Though the days are short, and snow lingers on north-facing slopes, the weather continues to hold in the San Juans. I had hoped to tag several 13ers near scenic Ice Lake Basin, but a case of projectile diarrhea left me with little energy. Given the timing, I am guessing I was not careful enough in my water choice on the way back from Organ Mountain. Fortunately I had planned ahead, spending all of $8 on suitable antibiotics while I was in Mexico, so instead of driving back to Durango to throw a couple hundred bucks at the American medical-industrial complex, I swallowed two pills and was back to normal in 24 hours. Continuing along South Mineral Creek past the campground, I carefully drove up the rocky road to the trailhead for the Rico-Silverton trail to spend a couple of days cleaning out the nearby 13ers. I started with the ones to the west, traversing from Rolling around to Beattie. Based on an online trip report, I made my way around to Rolling’s southeast side, where I found willows followed by loose talus, then a bit of scrambling along the east ridge to the summit. The east/northeast bowl would have been faster and likely better. I continued along a ridge to the western sub-summit, then made my way carefully down its north face, a sketchy mix of powdery snow and loose rock, to the connecting ridge with V9. I think this face would be similarly unpleasant even when dry. The ridge up to V9 was a pleasant, sunny respite. I had hoped to continue to impressive San Miguel Peak, but the connecting ridge looks loose and complicated. The north side of V9 was more choss and powder, though fortunately less steep than Rolling, and after more careful downclimbing, I finally reached the pass leading to Lake Hope. The talus toward 13,300 started out pleasantly solid, then turned loose again higher up; at least it was snow-free. After checking out the summit, I followed some other poor unfortunate soul’s tracks in the intermittent snow along the connecting ridge to Beattie. Now to get home… I did not like the look of the southeast ridge, so I continued to the saddle with Fuller, then took off across the rock glacier to the southeast. This was as straightforward and tedious as one would expect. I planned to join the road to Big Three Mine, but ended up heading down through the woods almost straight east toward the parking lot. The terrain was mostly open and friendly, with bits of game trail switchbacking down the slope. After a final bit of steep grass, I emerged on the road near the trailhead, where I set out my chair to read for the rest of the afternoon.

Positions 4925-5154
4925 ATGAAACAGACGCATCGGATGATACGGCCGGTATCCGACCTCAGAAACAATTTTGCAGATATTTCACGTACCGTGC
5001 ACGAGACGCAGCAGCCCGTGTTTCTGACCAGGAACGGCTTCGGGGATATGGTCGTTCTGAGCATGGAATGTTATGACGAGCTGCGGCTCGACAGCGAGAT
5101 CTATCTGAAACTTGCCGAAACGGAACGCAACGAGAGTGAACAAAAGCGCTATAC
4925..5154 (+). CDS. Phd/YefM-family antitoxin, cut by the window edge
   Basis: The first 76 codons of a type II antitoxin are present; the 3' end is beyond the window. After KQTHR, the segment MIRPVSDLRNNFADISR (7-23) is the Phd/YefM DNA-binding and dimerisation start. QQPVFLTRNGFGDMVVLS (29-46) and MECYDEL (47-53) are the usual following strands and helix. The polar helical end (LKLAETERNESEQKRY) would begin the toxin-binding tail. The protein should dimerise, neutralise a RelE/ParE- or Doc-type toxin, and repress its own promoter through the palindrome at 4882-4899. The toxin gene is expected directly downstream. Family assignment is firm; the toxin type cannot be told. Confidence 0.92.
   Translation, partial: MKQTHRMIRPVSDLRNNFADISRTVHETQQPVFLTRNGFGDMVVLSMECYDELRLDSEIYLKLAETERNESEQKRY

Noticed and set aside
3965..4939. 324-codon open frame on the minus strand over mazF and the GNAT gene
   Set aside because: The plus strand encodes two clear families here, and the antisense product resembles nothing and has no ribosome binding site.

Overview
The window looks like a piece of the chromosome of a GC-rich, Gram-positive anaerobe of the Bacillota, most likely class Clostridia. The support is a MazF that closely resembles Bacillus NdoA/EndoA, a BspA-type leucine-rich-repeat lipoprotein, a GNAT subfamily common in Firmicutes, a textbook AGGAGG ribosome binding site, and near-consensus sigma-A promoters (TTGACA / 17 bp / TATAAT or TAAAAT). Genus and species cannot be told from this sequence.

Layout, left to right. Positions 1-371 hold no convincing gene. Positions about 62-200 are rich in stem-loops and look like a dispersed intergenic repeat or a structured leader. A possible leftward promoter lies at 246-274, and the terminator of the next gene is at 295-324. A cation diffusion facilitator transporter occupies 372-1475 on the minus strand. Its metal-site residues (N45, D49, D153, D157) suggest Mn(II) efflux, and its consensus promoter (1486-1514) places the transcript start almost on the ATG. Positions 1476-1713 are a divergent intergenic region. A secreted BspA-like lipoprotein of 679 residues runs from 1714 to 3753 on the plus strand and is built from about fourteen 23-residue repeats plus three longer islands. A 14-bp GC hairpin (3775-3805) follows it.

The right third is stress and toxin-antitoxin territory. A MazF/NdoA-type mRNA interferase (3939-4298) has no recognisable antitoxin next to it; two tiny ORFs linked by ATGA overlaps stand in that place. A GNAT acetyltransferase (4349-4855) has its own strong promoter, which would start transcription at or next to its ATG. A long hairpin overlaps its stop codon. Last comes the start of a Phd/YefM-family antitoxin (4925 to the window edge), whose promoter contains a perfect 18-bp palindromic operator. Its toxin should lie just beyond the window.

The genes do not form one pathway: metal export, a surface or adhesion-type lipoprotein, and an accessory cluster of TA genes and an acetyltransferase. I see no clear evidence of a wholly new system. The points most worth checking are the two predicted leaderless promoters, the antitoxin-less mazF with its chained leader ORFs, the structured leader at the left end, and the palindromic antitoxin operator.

Twin SistersThese are the two similarly-high peaks east of the trailhead. I started as before, following the trail south, then turned east when I saw an easy passage through the willows toward the south end of the Sisters. I managed to follow grass most of the way, then slogged up loose stuff to the base of a gully on their southwest corner. There was a strong west wind above the trees, so it was an unpleasantly cold climb up the loose, snowy, shaded gully. When I finally reached the top, I took a few minutes on the sunny east side of the ridge to recover. Since the whole massif is loose talus, the only reasonable route is right along the crest. The west wind froze my left eyeball as I stumbled along with all my layers on and both hands balled up in my gloves. A notch between 13,205′ and the southwest Sister gave me an excuse to drop down around the east side, where I took another break to warm up again before continuing to the summit. I found a sheltered spot to peruse the damp register, then added my name. The crest of the north-facing ridge toward the northeast Sister was covered in snow with a crust that either broke through to powder, or was too hard for me to get traction in the wind, so I was forced onto the talus on the east side. Happily, once past the saddle I found a sort-of trail of compacted talus, making the climb to the summit a bit easier. The register contained a number of entries mentioning Hard Rock, though the race doesn’t go over the peak.
I continued down the northeast ridge, finally in more pleasant conditions, looking for the supposed Hard Rock 100 trail. Since it starts out on the other side of the valley, I ended up doing a bit of extra cross-country through the woods before picking it up as it makes a rolling traverse to the southwest. Listening to a podcast and concentrating on my footing in an icy section, I nearly ran into a young man doing the same peaks in the opposite direction. After a brief conversation, I continued down some steep switchbacks, then along the valley floor back to my car, and away from this talus-pit.